If you are an iPhone user, consider MegaReader, available free in the App Store. Configuration is similar.

Updating the library

Once you have all this set up, updating your library is easy. Just add the book in Calibre, run calibre2opds, and sync the files to your server. It’ll be available in FBReader as soon as your access the network library.

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  1. RP’s avatar

    Can you see an advantage/disadvantage in using “calibre2opds”, instead of installing calibre and using it’s built in opds compatible content server along with apache?

    http://manual.calibre-ebook.com/server.html

    I’m considering using “owncloud” along with the calibre content server.

    Reply

    1. Tyler Wagner’s avatar

      Owncloud is cool. :)

      The difference, aside from the appearance of the pages, is that using Calibre’s content server requires supporting a running instance of Calibre on your web server. Using Calibre2opds, you get html and xml. You don’t need python or any of Calibre’s dependencies. You don’t have to ensure that Calibre is or remains running. I have nothing against python, but I don’t think installing a GUI on a server is a good idea.

      Reply

    2. Felix’s avatar

      Great tutorial! But you actually keep your library in two places?

      I used to use Calibre + Calibre OPDS, but the setup is bit complicated and regenerating the catalog every time manually is annoying. So I end up with a simple Web service I programmed, catalog.im. It helps me to organize all my ebook collections and it gives a up-to-date OPDS feed. All I need to do is to upload my ebooks, and these ebooks will appear in the library and the OPDS feed.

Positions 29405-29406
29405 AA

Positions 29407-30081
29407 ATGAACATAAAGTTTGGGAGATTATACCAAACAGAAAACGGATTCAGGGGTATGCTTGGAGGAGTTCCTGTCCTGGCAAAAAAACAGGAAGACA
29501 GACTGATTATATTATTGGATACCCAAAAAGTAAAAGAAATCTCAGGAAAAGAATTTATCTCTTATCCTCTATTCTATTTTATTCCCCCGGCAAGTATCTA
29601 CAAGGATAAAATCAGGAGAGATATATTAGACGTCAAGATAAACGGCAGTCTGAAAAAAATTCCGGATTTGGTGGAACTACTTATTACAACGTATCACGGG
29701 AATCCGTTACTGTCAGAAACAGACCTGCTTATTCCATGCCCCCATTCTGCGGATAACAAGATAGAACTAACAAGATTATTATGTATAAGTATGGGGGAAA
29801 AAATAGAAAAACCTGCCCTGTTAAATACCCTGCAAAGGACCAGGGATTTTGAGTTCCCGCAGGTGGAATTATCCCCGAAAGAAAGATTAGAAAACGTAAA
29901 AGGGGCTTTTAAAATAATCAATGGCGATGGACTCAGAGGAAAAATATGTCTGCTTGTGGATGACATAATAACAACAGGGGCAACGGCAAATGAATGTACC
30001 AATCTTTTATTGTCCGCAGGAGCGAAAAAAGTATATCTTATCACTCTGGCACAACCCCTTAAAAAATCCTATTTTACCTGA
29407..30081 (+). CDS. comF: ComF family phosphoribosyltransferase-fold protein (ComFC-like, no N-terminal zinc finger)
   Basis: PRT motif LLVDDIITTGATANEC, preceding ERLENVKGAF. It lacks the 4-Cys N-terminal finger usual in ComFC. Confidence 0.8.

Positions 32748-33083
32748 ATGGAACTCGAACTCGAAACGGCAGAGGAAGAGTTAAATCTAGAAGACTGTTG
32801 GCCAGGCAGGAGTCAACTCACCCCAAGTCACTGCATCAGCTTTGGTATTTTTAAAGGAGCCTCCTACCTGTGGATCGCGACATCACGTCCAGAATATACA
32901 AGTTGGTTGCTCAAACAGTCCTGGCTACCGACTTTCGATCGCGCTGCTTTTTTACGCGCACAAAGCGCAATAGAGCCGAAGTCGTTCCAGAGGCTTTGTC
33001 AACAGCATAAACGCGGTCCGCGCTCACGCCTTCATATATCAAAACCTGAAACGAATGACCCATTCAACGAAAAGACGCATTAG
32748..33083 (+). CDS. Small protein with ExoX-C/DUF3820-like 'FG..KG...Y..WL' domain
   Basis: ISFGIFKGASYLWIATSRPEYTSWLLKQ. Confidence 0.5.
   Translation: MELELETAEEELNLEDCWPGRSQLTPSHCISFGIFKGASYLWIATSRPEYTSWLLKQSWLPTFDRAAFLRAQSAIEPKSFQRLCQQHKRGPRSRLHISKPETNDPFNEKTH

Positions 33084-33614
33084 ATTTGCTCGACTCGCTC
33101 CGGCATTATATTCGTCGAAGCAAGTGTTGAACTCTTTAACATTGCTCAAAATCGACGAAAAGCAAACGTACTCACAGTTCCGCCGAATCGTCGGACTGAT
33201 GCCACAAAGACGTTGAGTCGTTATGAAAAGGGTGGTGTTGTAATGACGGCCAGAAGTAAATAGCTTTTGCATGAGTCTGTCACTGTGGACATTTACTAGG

I would like to invite you to try it out :D

      OK, I admit, it’s a promotion :ashamed:

      Reply

      1. Tyler Wagner’s avatar

        I don’t mind the promotion, but this is a cloud service. The point of my solution is to store my books myself, on my infrastructure. I look forward to you releasing the source behind catalog.im, so we can do the same.

        I use an rsync script to push my library from my local device to my web server. I’d be quite happy if Calibre had a web-based front end that didn’t require me running X on the server.

        Reply

      2. Liliana’s avatar

        I’m amazed, I have to admit. Seldom do I come across a blog that’s
        both educative and interesting, and without a doubt, you have hit
        the nail on the head. The problem is something
        that too few men and women are speaking intelligently
        about. I am very happy that I came across this in my search
        for something concerning this.

        Reply

      3. Sébastien’s avatar

        If you really like Calibre but doesn’t trust any cloud service, you can host your own Calibre catalog in your own webserver (on your Nas or elsewhere). That’s why I coded COPS (Calibre OPDS PHP Server)

        You can get more information and see a demo here : https://blog.slucas.fr/en/oss/calibre-opds-php-server

        Of course if you don’t have a webserver, dropbox is the way to go.

        Reply

        1. Tyler Wagner’s avatar

          That is slick, Sébastien. Especially the search feature. I’ll give it a test on my own library.

          This effectively skips steps 2 and 4 above, and means I only have to run Calibre, then sync its Calibre’s files.

          Reply